Preparing to Write a Teaching Statement

As you prepare to write your statement, reflect on your goals for teaching in your discipline or area of expertise. In determining your goals, consider not only your content objectives but also the ways of thinking or the intellectual skills you want your students to learn. (In fact, students learn facts and arguments by using or reasoning about them, integrating them into larger structures of knowledge.) You may also want to acknowledge the expansive habits of mind or being you want them to adopt.

In his guide to writing a teaching statement, Lee Haugan advises writers to consider their methods for meeting those objectives. How do you run your classes? What variety of in-class activities and assignments do you design and what do they ask students to do? Haugan also advises writers to consider their effectiveness as teachers. What evidence do you have of your students learning from their work?

As you respond to these questions, we encourage you not to lose sight of the disciplinary context of your teaching. This may mean illustrating your statement with specific examples, or even a critical incident, from your teaching. You want to take into account pedagogical debates about what and how to teach in your field. You may also want to think about the following questions, prompted by the research on what facilitates and impedes learning:

  • What conceptions or misconceptions about concepts or inquiry in your field do students bring to your classroom? How do you build on, unsettle, or correct those beliefs?
  • How do you get your students interested in or intellectually engaged with your field? What kinds of questions do you ask or problems do you pose to your students?
  • How do you develop your students' interpretive frameworks, or how do you teach them to approach the objects of analysis in your field? What questions do you teach them to ask, and how do you teach them how to answer them?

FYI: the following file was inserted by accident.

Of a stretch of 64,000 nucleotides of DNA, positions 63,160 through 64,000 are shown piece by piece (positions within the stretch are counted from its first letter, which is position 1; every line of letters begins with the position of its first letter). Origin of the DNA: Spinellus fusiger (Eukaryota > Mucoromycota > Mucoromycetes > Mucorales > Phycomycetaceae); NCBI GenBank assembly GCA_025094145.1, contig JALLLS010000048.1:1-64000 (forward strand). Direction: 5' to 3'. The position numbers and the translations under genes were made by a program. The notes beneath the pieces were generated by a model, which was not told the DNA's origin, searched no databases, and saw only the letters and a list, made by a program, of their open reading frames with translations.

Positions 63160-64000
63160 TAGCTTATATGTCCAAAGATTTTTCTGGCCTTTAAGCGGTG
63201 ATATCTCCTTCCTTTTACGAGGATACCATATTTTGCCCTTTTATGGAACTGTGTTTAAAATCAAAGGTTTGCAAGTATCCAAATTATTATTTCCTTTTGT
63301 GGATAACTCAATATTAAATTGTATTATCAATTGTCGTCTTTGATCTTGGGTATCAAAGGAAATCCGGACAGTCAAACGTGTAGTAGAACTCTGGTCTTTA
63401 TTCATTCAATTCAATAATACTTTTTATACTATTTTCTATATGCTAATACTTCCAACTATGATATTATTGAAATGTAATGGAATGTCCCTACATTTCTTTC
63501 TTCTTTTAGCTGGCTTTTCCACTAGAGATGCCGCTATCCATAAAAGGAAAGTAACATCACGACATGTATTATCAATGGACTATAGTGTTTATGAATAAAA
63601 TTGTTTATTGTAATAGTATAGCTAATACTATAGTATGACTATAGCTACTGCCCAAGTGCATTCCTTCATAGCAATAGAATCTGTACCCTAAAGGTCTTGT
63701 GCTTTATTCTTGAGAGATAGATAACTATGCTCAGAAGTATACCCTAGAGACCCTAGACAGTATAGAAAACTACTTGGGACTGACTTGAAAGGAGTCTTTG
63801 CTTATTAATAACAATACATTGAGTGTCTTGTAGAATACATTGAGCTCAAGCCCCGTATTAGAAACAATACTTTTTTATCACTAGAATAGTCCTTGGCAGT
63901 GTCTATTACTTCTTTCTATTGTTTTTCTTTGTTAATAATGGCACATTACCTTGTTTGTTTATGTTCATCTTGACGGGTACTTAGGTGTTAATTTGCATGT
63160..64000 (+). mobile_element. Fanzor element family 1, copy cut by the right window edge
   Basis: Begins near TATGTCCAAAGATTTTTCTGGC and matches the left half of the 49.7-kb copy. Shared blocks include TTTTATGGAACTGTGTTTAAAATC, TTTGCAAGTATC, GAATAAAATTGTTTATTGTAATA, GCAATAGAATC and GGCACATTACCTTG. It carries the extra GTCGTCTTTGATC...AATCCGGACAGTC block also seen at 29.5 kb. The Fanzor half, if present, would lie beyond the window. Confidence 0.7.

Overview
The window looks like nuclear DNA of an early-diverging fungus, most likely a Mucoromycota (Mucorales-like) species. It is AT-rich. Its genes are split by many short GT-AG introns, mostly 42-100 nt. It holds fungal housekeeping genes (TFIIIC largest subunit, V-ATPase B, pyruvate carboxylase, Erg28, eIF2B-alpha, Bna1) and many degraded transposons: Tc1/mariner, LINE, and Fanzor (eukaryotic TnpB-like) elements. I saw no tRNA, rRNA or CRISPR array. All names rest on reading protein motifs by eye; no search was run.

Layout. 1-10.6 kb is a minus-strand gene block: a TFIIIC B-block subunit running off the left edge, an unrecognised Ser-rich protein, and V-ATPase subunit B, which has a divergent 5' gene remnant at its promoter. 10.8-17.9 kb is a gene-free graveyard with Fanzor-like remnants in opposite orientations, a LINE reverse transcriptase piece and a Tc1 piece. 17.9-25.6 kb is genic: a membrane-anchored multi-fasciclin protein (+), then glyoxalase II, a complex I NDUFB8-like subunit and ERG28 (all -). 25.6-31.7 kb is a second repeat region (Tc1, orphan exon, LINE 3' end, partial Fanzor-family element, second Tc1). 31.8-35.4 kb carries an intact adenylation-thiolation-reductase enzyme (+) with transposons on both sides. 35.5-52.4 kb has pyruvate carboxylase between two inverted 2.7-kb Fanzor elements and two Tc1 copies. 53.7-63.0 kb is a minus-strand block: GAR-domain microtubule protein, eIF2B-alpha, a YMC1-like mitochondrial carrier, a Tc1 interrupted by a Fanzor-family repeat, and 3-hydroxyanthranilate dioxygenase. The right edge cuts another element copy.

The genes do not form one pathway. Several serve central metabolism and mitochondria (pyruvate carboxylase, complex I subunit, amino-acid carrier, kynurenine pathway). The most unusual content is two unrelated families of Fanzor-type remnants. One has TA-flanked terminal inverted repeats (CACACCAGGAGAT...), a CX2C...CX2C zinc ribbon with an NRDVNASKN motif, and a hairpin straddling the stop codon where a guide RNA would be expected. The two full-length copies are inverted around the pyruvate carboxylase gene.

• How do you explain or otherwise help students understand difficult ideas or concepts (hydrogen bonding, false consciousness)?
  • How do you balance your objectives for your students with their own?
  • What particular offering does your discipline make to a student's liberal arts education? How do you help students understand the implications or significance of what they're learning or learning how to do in your classes?

Formatting the Statement

Teaching statements are normally 1-2 page narratives written in the first-person, present-tense. Thus they're not comprehensive documents. But they can serve as the basis -- the thesis statement, if you will -- of a longer teaching or course portfolio. We'd be happy to guide you in the preparing of such a portfolio.

If you’re including your teaching statement in your dossier, keep in mind that the usual guidelines for job materials apply. Demonstrate knowledge without relying on jargon. Be persuasive but not dogmatic. Be sincere. You may want to ask your adviser or mentor to read your statement not only to verify disciplinary conventions but also, perhaps, to initiate a conversation about teaching and learning.

Gail Goodyear and Douglass Allchin assert that a teaching statement can help provide a guide or focus for your teaching. When shared with colleagues -- or potential colleagues -- "the statement can serve as an occasion for professional dialogue, growth, and development.” Thus it may also contribute to the valuation of teaching as a scholarly activity: public and available for review.

References and Resources:

Bain, Ken. What the Best College Teachers Do. Cambridge, MA: Harvard UP, 1994.

Bransford, John D. et al. How People Learn. Washington, DC: National Academy Press, 2000.

Goodyear, Gail and Douglass Allchin. “Statements of Teaching Philosophy.” The Center for Effective Teaching and Learning at the University of Texas at El Paso.

Haugan, Lee. “Writing a Teaching Philosophy Statement.” Center for Teaching Excellence, Iowa State University. March 1998.